How to Install Linux

How to Install Linux

Here we can see, “How to Install Linux”

Do you want to set up Linux? It’s not as difficult as you might imagine! You can even try Linux before installing it on your computer. Then, if you don’t like it, reboot to return to Windows. This article will show you how to get started with Linux.

Installing Any Linux Distribution 

  1. Obtain a copy of your preferred Linux distribution. If you’re new to Linux, try Ubuntu or Linux Mint, both of which are lightweight and simple to use. Linux distributions (sometimes known as “distros”) are usually offered in ISO format for free download. The ISO for your chosen distribution can be found on the distribution’s website.
Also See:  Solved: VPN Won’t Work With Vuze on Windows Pcs
  • Before using this format to install Linux, you must first burn it to a CD or USB stick. This will result in the creation of a Live CD or a Live USB.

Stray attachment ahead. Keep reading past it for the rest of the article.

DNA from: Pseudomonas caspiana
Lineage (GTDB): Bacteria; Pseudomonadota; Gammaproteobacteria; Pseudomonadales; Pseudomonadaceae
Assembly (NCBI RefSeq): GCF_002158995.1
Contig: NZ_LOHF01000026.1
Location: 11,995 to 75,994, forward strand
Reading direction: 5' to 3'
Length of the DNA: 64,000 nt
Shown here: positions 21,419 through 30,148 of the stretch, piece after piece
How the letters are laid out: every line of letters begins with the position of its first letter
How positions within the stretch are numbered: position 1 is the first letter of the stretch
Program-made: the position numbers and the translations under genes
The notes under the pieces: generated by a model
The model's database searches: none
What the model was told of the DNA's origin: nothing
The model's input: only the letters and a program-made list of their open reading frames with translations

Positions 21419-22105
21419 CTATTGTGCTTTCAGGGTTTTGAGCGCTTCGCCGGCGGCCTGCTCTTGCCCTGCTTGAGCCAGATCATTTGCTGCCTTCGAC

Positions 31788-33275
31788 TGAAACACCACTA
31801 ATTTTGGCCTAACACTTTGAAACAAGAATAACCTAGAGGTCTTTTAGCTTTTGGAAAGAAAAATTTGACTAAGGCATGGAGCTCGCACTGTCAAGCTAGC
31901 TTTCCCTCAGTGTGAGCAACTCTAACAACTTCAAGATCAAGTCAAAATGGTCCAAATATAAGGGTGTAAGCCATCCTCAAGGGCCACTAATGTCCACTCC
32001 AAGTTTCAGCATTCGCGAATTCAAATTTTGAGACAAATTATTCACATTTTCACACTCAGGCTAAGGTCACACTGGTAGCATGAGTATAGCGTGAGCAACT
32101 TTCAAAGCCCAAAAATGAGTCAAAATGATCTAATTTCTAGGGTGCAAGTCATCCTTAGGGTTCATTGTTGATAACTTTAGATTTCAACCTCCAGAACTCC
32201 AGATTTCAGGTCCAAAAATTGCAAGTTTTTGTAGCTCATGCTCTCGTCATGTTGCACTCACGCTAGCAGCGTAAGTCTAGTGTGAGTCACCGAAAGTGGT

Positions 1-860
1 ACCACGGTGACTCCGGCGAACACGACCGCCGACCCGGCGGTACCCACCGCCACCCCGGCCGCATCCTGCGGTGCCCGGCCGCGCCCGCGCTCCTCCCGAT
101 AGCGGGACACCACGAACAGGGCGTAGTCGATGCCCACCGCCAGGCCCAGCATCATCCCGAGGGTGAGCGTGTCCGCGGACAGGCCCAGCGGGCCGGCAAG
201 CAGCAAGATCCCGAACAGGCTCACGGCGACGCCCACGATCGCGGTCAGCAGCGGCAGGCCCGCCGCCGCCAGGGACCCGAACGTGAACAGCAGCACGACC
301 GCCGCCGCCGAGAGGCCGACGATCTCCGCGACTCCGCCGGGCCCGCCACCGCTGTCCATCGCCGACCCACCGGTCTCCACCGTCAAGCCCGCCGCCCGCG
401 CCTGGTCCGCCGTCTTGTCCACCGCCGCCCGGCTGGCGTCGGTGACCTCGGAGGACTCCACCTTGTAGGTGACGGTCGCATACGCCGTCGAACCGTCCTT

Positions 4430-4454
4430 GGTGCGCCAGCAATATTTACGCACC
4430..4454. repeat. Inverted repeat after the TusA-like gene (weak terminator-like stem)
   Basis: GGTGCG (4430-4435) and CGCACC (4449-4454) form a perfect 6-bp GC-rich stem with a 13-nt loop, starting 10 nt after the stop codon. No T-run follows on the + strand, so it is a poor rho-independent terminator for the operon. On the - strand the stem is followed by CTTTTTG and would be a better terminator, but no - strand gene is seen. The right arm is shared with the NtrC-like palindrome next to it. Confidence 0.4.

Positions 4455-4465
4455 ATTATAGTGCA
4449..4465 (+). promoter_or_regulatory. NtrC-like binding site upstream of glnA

• A Live CD or Live USB is a bootable disc that often includes a preview version of the operating system that can be run straight from the CD or USB stick.
  • Install an image burning program or use your system’s built-in burning tool if you’re using Windows 7, 8, or Mac OS X. Two common utilities for burning ISO files to USB sticks are Pen Drive Linux and UNetBootin.
  1. Start the Live CD or USB drive. Most computers are set to launch from the hard drive first, so you’ll have to make some adjustments to boot from your freshly made CD or USB. Begin by restarting your computer.
  • When the computer has finished rebooting, press the key that was used to access the boot menu. Your system’s key will appear on the same screen as the manufacturer’s logo. F12, F2, and Del are common keys.
    • Hold the Shift key while clicking RestartRestart on Windows 8. This will bring up the Advanced Startup Options, from which you can choose to boot from a CD.
    • Go to advanced boot in settings and pick “Restart Now” for Windows 10 users.
    • If the manufacturer’s splash screen doesn’t provide you direct access to the boot menu, it’s most likely hidden in the BIOS menu. The BIOS menu is accessed in the same way that the boot menu is accessed. Therefore, the key should be listed in one of the bottom corners of the manufacturer’s splash screen.
  • Select your live CD or USB drive from the boot menu. Save and exit the BIOS setup or boot menu once you’ve made your changes. The boot procedure will resume on your PC.